'Game Motion Plus' uses a much simpler algorithm than 'Auto Motion Plus'; this simpler algorithm adds much less input lag (~6-12 ms, vs ~50 ms) and is faster to react to changing motion patterns, at the cost of not looking as smooth as 'Auto Motion Plus'. When the framerate of a game fluctuates, 'Game Motion Plus' can react quickly to this change, so it should look smoother than 'Auto Motion Plus' in this case. We tried it with Shadow Warrior 2 on PC with the framerate varying from 40-55 fps, and the game looked fairly smooth, though we did notice small breaks in smoothness when the framerate changed rapidly, such as when looking at a wall then turning the corner. We also barely noticed any artifacting at all, because the algorithm is far less aggressive than 'Auto Motion Plus'.
1
I really think you need to look at the 82 inch. I purchased it and refused delivery based on your review, brightness and uniformity all were off. The picture had none of the punch of the smaller versions and I have a dark viewing area. I believe you cant lump these larger panels into the same review as the smaller variety. I am afraid to try the Sony 900E in 85 because of my experience with the 82NU8000. Have you actually verifed or tested one in any way??
We haven't tested the 82" model. We have limited resources, so we only buy one size to test (generally the most popular size, to help the most people). We bought the 55" model of the NU8000. Usually larger sizes do have more uniformity issues, but we don't know how the brightness might compare. Usually it is in the same ballpark, but it can depend on what's available.
0
Can you confirm if a 60 fps, 1440p signal is supported?
No, we don't yet understand why, but 1440p @ 60 Hz is not currently supported, even though 1440p @ 120Hz is.
0
Does this TV display colors correctly in 1440p HDR well for PC games?
The TV does support 1440p @ 120 Hz and can display colors correctly in 1440p, but not in chroma 4:4:4. This won't be an issue for gaming, but text will not be as sharp.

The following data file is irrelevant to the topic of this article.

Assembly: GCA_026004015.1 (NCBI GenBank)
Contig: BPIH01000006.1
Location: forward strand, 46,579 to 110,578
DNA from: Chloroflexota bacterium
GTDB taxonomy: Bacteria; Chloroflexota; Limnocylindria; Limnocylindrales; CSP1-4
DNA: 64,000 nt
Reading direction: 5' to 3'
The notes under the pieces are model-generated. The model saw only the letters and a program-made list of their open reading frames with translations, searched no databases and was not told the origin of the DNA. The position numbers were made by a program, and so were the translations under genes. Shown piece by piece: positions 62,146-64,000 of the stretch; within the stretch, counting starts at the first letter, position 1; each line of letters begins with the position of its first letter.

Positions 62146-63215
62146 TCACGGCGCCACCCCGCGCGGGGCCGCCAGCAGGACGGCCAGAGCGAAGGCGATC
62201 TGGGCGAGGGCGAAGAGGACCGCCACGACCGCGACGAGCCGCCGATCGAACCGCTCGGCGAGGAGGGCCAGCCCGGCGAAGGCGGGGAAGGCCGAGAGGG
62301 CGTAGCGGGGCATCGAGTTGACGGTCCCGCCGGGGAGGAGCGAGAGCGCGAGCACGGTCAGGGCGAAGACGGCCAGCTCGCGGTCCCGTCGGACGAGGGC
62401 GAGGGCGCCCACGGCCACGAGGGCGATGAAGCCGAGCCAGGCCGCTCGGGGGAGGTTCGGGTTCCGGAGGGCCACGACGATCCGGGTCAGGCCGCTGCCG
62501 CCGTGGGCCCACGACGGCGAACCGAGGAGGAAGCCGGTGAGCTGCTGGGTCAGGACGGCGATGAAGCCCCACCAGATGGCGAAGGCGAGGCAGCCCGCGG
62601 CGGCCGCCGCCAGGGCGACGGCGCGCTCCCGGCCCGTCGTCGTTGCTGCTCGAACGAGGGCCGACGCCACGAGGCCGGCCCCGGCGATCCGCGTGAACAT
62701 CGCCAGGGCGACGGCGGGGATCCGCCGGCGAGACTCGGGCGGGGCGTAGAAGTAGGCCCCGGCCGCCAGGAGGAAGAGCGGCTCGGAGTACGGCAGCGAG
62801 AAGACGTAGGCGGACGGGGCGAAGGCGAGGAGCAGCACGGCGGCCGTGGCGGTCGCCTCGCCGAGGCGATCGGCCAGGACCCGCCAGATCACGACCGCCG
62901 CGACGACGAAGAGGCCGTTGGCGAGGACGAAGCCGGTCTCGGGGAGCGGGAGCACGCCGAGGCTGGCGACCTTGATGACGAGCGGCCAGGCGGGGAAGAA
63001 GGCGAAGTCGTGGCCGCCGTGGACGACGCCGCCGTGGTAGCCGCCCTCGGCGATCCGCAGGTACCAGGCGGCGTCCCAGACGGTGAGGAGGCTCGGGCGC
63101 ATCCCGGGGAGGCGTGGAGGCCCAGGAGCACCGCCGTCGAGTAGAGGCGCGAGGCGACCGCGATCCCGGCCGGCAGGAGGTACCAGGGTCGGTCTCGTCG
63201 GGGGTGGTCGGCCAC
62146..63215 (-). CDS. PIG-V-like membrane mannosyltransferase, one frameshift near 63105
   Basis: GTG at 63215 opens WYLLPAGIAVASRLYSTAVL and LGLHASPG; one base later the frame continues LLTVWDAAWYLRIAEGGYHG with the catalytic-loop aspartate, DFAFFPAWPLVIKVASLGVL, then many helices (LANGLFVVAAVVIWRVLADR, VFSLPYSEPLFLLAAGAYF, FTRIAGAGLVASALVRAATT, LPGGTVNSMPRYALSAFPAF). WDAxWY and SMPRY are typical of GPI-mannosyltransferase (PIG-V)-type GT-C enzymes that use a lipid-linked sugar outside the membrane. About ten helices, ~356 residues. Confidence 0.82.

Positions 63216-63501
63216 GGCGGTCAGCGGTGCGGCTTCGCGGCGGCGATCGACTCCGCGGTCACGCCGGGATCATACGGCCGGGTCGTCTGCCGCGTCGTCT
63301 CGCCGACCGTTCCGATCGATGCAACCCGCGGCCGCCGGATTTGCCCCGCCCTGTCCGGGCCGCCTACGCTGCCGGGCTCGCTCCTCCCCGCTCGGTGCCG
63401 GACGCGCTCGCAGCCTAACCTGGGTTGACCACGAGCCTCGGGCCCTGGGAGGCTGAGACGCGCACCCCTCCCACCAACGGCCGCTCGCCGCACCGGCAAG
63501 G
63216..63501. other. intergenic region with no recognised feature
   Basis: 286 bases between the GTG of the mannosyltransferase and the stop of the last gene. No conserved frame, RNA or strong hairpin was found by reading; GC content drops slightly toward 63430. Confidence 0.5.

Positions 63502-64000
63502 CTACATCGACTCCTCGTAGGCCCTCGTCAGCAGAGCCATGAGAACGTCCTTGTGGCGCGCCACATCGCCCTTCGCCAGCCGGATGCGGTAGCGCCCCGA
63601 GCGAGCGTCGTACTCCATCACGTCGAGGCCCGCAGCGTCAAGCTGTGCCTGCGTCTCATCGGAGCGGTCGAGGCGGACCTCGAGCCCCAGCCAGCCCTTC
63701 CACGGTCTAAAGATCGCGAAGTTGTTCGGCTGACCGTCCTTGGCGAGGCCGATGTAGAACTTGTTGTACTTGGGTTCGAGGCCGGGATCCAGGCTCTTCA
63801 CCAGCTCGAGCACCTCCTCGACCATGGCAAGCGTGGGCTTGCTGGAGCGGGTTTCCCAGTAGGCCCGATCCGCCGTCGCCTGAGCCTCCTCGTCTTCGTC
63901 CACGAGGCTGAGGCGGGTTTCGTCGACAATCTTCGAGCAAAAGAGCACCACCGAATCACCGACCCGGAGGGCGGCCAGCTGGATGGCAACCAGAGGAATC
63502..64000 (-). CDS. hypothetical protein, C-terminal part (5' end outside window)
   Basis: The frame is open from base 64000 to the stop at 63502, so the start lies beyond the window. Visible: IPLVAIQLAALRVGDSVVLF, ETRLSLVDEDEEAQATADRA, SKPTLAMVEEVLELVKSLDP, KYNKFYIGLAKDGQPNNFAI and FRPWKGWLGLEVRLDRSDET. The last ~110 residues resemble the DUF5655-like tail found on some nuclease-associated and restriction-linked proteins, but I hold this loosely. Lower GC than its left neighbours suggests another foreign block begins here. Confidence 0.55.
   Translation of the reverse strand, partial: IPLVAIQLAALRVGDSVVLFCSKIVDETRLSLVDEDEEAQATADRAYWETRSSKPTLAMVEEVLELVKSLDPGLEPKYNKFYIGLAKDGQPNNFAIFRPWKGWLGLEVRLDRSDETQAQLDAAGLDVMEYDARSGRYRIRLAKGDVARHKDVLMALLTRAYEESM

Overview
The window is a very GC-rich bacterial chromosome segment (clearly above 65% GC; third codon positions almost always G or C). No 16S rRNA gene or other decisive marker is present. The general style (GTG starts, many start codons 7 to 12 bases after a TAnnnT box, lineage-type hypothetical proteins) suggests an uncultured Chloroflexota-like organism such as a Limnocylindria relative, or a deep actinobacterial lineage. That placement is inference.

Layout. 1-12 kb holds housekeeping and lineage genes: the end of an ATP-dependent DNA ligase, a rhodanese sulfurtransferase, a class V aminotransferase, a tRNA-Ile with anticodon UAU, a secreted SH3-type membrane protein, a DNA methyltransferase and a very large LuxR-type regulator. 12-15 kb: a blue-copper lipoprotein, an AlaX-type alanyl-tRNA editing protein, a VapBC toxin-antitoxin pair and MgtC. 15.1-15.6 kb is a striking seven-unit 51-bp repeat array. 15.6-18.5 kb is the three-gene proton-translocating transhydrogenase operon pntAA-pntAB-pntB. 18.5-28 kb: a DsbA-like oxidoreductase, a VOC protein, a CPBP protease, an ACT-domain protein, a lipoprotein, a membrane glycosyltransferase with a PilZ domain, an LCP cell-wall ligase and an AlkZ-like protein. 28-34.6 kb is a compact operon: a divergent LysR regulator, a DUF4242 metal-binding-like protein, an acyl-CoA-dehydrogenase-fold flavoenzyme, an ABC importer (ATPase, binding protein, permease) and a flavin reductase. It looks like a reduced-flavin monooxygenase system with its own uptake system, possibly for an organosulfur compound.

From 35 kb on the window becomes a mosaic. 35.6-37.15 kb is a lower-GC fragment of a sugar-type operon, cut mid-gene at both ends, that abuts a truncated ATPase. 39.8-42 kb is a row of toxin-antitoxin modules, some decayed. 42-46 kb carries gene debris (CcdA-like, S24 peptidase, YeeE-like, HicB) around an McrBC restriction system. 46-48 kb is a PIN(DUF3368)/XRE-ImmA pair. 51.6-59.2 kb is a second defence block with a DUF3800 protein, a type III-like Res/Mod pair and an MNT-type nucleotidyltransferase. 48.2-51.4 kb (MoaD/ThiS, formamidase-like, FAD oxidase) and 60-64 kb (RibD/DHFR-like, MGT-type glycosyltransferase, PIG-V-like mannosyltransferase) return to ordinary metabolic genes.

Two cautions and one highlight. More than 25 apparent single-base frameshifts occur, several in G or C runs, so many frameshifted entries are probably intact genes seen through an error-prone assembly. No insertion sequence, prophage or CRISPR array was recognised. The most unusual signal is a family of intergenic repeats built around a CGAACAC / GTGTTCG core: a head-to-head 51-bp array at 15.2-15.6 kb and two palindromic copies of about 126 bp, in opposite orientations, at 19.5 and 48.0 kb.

0
Hi, My name is Ray and I was curious. In Rtings.com professional opinion how does the KS8500 hold up against all the other Samsung TV's on the market as of late? Would the 8.1 rating change with your current methods of testing? Thanks!
The KS8500 is a very good TV, even by today's standards. It was last tested under Test Bench version 1.0, so the score can't be directly compared to TVs tested under 1.2, although it would probably score similarly to the NU8000. The KS8000 has brighter highlights in some scenes, but real scene brightness is similar. The NU8000 has more advanced smart features and lower input lag.
0
I want to buy the Samsung 49" NU8000, I know it is a 60HZ panel, I want to get verification that it is going to be updated with Freesync/VRR per their announcement. It sounded a little confusing to me. Before I spend 900$ I would like to know, my main use will be for Xbox One X gaming.
We can't confirm for sure if Samsung will add Freesync support to the NU8000. From their announcements it would appear to be the case, but we don't know.
0

I was watching a video from ABT on the NU8000 series they had just gotten and they said the panel was native 8bit but with dithering was upped to 10bit.

If this is true can you change your Gradient section to reflect the "true" specs on the panel, not the dithering effective. Thank you in advance.

The NU8000 is an 8-bit panel which uses FRC to approximate 10-bit. For our scoring, we don't differentiate between 8+FRC and 10-bit, the only thing that matters is how the gradient is displayed by the TV. A good 8-bit panel with dithering can beat a cheap 10-bit panel.
0
In future reviews, could you include whether the TV remote is an IR or RF remote? That would be helpful to me, as I have issues with IR remotes. Thanks
Thanks for the suggestion, we will be added a mention of this in future review texts!
0

I was deciding between the NU8000, mu8000, and the LG86UH9750.
I want to place this tv in a living room with high ceilings and a lot of windows (even though I can use the rollers and cover them up if needed). Which do you think is the best option for mixed usage? Mostly movies tv shows and sports sometimes.
Thanks for all you do!

Thank you for contacting us.

We have not tested the LG86SH9570 but expect to perform similarly to the LG86 SJ9500.

The NU8000 and MU8000 are very similar as you can see here.
By looking at the side by side comparison of the Samsung NU8000 vs the SJ9500, we see that for the features that matter most in your viewing environment the LG seems to be a better choice. It has wider viewing angles and handles reflections better. You might also want to tale a look at the LG SK9000 which replaced the SJ9500. It is sold at a similar price range and performs slightly better.